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Location choices of undocumented migrants: Does access to higher public education matter?

Richard Cebula (), Mpaza Kapembwa and Usha Nair‐Reichert

Growth and Change, 2021, vol. 52, issue 1, 167-194

Abstract: We examine the impact of differences in state‐level higher education policies on location choices of undocumented immigrants in the U.S. using six years of available data over the period 2000 to 2012. The effect of greater access to higher education on the percentage of undocumented migrants residing in a state is positive, suggesting the existence of a “higher public education magnet” effect. Among states with favorable higher education policies, undocumented migrants prefer those states with larger networks, despite the likelihood of greater competition for admission to public institutions of higher education. However, undocumented migrants are reluctant to locate in states that have both large networks and unfavorable educational policies. This is possibly because the fear of attracting additional restrictive regulations dominates the positive cost‐saving effect of large networks.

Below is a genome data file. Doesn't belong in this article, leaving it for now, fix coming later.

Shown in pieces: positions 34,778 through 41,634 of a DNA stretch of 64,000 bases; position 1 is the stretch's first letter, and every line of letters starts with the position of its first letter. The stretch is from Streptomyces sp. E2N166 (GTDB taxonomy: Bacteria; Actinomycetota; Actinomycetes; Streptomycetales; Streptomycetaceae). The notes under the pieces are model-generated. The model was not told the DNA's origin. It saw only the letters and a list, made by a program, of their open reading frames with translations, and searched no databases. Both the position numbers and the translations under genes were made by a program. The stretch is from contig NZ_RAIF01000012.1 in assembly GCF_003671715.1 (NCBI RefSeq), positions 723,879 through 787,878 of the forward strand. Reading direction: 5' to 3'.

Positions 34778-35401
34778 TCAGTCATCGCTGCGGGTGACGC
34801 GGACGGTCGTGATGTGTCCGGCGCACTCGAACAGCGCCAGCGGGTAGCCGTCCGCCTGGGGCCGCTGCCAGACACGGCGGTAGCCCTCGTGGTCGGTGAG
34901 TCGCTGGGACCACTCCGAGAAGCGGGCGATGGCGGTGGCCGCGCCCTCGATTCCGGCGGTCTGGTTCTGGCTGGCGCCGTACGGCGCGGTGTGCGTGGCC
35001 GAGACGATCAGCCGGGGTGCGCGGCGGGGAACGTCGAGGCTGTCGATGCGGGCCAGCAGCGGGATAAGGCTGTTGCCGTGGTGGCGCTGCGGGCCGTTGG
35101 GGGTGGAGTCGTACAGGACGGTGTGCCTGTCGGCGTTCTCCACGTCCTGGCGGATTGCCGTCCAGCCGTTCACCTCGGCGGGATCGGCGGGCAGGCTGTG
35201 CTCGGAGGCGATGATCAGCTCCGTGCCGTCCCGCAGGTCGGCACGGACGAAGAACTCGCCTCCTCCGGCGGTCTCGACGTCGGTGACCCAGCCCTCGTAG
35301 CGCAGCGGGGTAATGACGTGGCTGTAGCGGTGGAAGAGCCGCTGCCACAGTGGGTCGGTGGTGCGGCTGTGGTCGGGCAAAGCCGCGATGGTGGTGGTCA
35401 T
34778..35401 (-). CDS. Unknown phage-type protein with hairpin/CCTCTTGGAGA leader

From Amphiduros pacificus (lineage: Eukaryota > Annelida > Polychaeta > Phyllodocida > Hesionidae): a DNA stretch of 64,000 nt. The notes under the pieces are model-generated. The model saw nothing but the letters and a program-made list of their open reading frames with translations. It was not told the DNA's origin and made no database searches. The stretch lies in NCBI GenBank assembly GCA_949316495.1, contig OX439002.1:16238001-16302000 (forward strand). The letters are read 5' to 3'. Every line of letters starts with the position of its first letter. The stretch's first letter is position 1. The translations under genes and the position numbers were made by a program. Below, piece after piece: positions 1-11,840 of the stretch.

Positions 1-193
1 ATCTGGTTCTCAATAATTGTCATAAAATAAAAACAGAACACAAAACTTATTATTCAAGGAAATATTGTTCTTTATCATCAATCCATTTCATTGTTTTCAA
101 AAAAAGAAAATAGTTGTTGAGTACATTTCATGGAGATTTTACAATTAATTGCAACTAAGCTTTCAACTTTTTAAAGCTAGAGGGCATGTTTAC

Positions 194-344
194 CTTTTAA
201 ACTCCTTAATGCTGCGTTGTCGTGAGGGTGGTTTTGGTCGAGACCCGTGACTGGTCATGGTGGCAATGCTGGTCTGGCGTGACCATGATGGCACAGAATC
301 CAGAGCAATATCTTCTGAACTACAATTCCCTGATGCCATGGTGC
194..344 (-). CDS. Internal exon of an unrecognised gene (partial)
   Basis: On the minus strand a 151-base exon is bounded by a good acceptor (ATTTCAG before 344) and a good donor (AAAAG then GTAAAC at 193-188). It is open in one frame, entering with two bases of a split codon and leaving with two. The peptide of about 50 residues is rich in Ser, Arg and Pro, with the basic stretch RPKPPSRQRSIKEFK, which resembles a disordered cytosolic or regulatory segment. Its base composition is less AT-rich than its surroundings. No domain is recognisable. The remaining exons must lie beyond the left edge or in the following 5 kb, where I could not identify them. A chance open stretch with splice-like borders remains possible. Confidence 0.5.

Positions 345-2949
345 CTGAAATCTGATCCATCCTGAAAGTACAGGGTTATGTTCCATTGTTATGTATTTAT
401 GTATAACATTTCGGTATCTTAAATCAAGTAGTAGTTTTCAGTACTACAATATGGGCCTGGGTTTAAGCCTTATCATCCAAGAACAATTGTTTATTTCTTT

Date: 2021
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Handle: RePEc:bla:growch:v:52:y:2021:i:1:p:167-194